To Kill a Spy: Radical Nationalism in fin-de-siècle Europe
My current book project focuses on a political murder from 1910 that shows how mass politicization in the early 20th century came with some surprising consequences.
In August 1910, a nationalist named Stanisław Trudnowski killed another man in broad daylight in the center of Cracow, then located in the Austro-Hungarian Empire. The sound of gunfire attracted a crowd who subdued the fleeing assassin, and amidst blows to his body, Trudnowski yelled out: “Don’t grab me! I killed a Russian spy and saved the Polish nation!” Cracow lay at the crossroads of three empires, close to the borders with Russia and Germany. Polish-speaking people were spread out among these different entities in the imperial borderlands of Europe. The victim, Rybak, was a Russian subject and the murderer a German subject, though both had recently moved to Cracow from Russia. During the Russian Revolution of 1905, Trudnowski became involved in a Polish nationalist workers’ party, where he was indoctrinated and radicalized. Five years later that same political party ordered him to kill a man and he obeyed. He committed the crime shamelessly and claimed that he had done a great service “to Poland” (though no such country existed) and to the Polish nation by eliminating a traitor from their midst. Discussions of the trial across the political spectrum were sympathetic to this nationalist justification. The people of Cracow – and the wider Polish-literate public – sided with Trudnowski’s worldview, and a jury acquitted him of all charges. Trudnowski walked free. Thus the nature of the crime and the acquittal did not just reflect Trudnowski’s views of who the victim was, but the whole society accepted this defensive, exclusivist nationalist politics, couched in an active struggle against the nation’s enemies.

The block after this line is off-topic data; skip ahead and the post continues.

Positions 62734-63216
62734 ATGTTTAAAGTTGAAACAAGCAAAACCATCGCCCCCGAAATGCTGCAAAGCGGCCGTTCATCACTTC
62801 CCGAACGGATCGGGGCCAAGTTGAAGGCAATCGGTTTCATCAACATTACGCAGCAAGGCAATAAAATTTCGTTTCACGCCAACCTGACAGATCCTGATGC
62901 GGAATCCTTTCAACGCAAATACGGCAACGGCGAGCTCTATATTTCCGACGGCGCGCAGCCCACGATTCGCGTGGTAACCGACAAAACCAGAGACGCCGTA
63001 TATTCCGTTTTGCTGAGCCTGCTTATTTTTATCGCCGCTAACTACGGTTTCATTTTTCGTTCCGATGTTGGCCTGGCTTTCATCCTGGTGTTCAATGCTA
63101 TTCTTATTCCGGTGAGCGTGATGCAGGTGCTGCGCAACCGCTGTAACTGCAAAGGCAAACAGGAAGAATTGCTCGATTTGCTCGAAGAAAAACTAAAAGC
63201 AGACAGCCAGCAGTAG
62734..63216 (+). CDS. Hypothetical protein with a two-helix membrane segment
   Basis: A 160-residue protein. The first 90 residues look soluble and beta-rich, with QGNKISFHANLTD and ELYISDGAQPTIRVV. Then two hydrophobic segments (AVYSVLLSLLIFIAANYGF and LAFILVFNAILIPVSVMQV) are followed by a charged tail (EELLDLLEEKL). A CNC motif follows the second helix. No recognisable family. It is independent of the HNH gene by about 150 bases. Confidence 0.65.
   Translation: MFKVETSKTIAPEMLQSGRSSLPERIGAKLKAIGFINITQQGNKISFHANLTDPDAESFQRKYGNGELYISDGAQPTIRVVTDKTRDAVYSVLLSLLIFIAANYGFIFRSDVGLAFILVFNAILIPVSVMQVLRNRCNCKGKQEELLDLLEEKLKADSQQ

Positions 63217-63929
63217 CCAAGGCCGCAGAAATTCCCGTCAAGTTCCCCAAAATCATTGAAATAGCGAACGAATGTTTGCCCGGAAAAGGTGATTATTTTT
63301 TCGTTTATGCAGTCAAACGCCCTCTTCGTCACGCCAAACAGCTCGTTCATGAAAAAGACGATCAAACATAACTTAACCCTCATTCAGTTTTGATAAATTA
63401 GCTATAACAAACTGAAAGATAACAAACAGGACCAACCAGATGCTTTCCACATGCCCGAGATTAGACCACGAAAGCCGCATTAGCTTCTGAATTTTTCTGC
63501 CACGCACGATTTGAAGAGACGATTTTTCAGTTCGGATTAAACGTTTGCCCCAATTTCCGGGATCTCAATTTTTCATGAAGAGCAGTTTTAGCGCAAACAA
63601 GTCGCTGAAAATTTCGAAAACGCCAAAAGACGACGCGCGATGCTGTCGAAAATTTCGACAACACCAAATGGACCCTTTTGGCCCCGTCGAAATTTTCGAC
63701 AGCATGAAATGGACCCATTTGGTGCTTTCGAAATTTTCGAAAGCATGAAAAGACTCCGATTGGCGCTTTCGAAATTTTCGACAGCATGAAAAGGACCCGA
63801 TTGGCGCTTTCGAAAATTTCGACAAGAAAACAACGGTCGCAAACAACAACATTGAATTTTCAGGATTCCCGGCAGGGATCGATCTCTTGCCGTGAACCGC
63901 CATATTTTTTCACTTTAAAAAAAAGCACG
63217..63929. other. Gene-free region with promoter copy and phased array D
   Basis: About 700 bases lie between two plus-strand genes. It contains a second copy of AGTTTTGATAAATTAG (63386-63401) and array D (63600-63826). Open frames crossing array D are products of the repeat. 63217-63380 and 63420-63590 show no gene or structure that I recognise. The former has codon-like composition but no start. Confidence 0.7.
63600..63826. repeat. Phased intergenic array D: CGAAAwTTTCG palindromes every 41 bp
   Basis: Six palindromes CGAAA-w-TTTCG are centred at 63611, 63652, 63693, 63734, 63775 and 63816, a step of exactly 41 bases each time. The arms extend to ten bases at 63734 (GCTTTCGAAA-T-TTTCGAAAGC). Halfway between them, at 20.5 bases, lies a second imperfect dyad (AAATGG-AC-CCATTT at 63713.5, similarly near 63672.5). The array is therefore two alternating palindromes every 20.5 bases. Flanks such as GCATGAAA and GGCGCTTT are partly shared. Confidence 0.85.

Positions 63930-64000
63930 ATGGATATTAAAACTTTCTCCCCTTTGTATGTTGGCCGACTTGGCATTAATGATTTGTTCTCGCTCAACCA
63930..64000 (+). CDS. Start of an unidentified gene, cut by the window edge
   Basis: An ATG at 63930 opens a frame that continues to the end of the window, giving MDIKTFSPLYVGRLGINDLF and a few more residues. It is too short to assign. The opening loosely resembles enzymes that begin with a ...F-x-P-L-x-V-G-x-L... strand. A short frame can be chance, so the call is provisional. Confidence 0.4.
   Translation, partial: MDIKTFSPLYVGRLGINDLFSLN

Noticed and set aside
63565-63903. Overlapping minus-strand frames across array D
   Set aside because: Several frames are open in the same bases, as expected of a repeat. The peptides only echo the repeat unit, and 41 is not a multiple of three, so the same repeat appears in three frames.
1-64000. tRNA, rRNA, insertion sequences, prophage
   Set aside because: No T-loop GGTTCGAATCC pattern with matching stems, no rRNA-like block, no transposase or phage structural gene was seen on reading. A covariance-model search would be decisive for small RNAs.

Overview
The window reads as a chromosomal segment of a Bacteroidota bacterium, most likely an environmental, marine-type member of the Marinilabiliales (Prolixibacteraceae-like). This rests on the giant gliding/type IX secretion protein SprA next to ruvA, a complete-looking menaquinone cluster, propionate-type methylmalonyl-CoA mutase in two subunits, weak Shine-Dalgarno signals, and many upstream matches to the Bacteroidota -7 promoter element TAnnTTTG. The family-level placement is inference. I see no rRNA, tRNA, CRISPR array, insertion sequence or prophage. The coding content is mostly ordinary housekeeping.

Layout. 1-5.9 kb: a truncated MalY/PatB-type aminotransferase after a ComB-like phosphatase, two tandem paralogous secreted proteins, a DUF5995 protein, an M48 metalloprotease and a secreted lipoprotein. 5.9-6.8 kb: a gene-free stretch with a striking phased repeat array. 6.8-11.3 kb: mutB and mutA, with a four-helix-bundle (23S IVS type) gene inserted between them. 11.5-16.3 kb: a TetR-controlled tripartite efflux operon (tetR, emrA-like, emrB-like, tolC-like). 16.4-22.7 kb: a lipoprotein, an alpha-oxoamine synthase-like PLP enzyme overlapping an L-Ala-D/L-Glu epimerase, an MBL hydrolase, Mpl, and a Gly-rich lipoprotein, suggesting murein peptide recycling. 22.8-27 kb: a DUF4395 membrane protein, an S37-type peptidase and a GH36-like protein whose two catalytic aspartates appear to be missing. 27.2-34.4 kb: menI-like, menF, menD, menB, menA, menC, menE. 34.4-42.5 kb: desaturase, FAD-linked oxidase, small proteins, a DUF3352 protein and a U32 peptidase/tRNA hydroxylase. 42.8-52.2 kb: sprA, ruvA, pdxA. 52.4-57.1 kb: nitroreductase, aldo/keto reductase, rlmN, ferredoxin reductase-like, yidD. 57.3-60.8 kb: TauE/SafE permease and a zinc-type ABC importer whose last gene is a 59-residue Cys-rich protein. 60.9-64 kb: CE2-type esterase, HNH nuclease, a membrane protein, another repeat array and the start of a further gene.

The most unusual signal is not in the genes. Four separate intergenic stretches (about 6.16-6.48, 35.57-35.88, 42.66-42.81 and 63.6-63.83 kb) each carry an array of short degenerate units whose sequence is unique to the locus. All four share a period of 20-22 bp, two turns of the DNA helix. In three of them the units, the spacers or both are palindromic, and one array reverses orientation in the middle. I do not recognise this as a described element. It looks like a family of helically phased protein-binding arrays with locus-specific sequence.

Economic History in East-Central Europe
History of Economic Thought